LABORATORY METHODS TO ASSESS RESPONSES TO HIV VACCINE CANDIDATES

Release Date:  January 20, 1999

PA NUMBER:  PA-99-044

P.T.

National Institute of Allergy and Infectious Diseases

PURPOSE

The National Institute of Allergy and Infectious Diseases (NIAID), National
Institutes of Health (NIH), invites applications to conduct innovative research
to develop and improve technologies for evaluation of immune responses to HIV
vaccines and to expand the range and scope of immune functions currently measured
in vaccine trials.

This PA intends to complement the scope of vaccine research carried out in human
volunteers and animals receiving experimental HIV/SIV vaccines in prophylactic
and/or therapeutic trials funded through other programs.  Development of new
techniques that detect and quantitate changes in innate (non-specific) and HIV-
specific responses  will be fostered.

Research may include comparative analysis of samples acquired from individuals
infected with HIV or who have been exposed to, but not infected with HIV. 
Studies in animals, particularly primates that have received SIV/SHIV vaccines
are also encouraged. Applications to develop reagents (including non-clade B
based materials), to adapt assays to field conditions and to improve on cell
cryo-preservation methods are also appropriate.  The PA is not intended to
directly support the conduct of human or animal clinical trials.

HEALTHY PEOPLE 2000

The Public Health Service (PHS) is committed to achieving the health promotion
and disease prevention objectives of "Healthy People 2000," a PHS-led national
activity for setting priority areas.  This PA, "LABORATORY METHODS TO ASSESS
RESPONSES TO HIV VACCINE CANDIDATES", is related to the priority area(s) of HIV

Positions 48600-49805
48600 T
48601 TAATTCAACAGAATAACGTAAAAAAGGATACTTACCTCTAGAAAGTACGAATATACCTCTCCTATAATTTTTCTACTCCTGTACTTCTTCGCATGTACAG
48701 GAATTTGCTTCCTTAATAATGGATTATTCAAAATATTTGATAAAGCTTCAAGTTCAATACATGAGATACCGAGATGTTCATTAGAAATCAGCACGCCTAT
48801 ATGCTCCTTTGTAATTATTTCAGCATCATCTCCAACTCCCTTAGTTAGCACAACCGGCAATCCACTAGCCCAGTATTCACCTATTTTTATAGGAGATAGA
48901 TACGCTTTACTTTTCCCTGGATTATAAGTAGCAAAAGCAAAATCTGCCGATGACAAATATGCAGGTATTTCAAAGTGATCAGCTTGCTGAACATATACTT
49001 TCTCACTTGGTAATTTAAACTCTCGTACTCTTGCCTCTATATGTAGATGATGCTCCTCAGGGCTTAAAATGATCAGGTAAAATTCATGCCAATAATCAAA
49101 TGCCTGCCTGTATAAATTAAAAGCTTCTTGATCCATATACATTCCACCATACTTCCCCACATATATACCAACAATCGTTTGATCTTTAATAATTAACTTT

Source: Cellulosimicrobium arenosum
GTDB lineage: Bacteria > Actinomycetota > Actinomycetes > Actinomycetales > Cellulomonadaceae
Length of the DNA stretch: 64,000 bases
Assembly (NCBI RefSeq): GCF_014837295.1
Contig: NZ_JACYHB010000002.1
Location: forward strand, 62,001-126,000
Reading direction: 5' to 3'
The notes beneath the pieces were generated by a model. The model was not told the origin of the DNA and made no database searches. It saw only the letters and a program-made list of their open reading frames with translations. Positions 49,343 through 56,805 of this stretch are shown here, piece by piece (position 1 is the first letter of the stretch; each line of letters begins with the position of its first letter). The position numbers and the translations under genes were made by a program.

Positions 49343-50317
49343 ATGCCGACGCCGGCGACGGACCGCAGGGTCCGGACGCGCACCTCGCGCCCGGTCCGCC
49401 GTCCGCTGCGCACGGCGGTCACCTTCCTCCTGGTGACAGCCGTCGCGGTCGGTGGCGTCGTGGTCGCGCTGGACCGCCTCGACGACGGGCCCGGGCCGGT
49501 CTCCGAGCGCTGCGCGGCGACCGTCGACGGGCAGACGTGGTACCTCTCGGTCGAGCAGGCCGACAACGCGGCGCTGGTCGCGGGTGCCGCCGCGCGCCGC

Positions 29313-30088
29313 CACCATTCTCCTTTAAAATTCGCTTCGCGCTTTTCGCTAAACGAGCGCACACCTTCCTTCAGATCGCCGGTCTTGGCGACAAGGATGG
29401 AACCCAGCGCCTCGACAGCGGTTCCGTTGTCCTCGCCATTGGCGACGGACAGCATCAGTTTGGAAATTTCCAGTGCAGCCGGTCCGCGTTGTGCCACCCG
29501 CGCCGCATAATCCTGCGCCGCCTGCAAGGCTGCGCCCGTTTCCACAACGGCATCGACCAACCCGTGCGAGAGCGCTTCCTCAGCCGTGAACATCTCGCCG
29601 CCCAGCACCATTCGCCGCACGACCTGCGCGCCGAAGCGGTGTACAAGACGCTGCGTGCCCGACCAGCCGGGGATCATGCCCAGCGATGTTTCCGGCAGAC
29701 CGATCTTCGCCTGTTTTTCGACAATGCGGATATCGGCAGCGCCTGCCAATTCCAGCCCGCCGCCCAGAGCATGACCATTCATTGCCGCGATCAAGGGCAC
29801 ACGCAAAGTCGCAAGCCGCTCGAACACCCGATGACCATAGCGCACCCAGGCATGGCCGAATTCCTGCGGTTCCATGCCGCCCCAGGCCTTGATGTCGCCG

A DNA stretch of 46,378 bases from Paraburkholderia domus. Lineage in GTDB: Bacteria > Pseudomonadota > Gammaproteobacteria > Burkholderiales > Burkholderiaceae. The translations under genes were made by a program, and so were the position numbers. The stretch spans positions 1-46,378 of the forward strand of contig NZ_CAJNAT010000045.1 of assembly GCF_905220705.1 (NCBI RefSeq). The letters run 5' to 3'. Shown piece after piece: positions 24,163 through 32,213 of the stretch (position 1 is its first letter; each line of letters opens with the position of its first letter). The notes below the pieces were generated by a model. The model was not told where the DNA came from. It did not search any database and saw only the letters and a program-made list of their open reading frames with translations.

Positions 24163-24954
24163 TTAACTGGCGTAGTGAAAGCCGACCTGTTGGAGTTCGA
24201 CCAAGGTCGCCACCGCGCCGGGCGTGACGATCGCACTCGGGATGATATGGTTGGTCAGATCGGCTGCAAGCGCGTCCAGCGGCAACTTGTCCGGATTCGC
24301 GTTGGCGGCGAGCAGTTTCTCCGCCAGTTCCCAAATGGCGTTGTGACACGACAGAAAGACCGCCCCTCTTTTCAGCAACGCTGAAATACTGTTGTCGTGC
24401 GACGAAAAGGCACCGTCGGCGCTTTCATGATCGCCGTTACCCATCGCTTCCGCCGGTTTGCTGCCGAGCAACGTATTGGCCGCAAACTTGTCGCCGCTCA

infection, and Immunization and Infectious. Potential applicants may obtain a
copy of "Healthy People 2000" (Full Report: Stock No. 017-001-00474-0 or Summary
Report: Stock No. 017-001-00473-1) through the Superintendent of Documents,
Government Printing Office, Washington, DC 20402-9325 (telephone 202-512-1800).

ELIGIBILITY

Applications may be submitted by domestic and foreign, for-profit and non-profit
organizations, public and private, such as universities, colleges, hospitals,
laboratories, units of State and local governments, and eligible agencies of the
Federal government.  Racial/ethnic minority individuals, women, and persons with
disabilities are encouraged to apply as Principal Investigators.

MECHANISM OF SUPPORT

Traditional research project grant (R01) applications may be submitted in
response to this PA.  Applicants may request up to five years of support.
Responsibility for the planning, direction, and execution of the proposed
research for all applicable mechanisms of support will be solely that of the
applicant.

RESEARCH OBJECTIVES

Background

The identification of immune correlates of resistance to HIV infection/disease
would greatly facilitate the development of HIV vaccines.  Planned HIV vaccine
efficacy trials in humans and challenge studies in animals provide opportunities
to determine such correlates.  However, the majority of the current assays to
evaluate immune responses to vaccines are complex, limited in scope, time
consuming, and difficult to quantitate.  Consequently, there is a need to develop
and improve immune assays to evaluate currently available vaccines and to guide
new product development.

Research Objectives and Scope

This PA encourages applications to develop new assays to evaluate immune
responses that are induced by HIV vaccines, to improve existing assays, to expand
the range of functional assays, to develop relevant cell cryo-preservation
methods, and to adapt and apply such assays to high through-put use under field
conditions.

This PA also encourages research on the development of appropriate assays to
study newly identified immune mechanisms. It is expected that the application of
these new assays may eventually yield information on the functional importance
of such mechanisms for resistance to HIV infection.

Important areas in need of research may include, but are not limited to: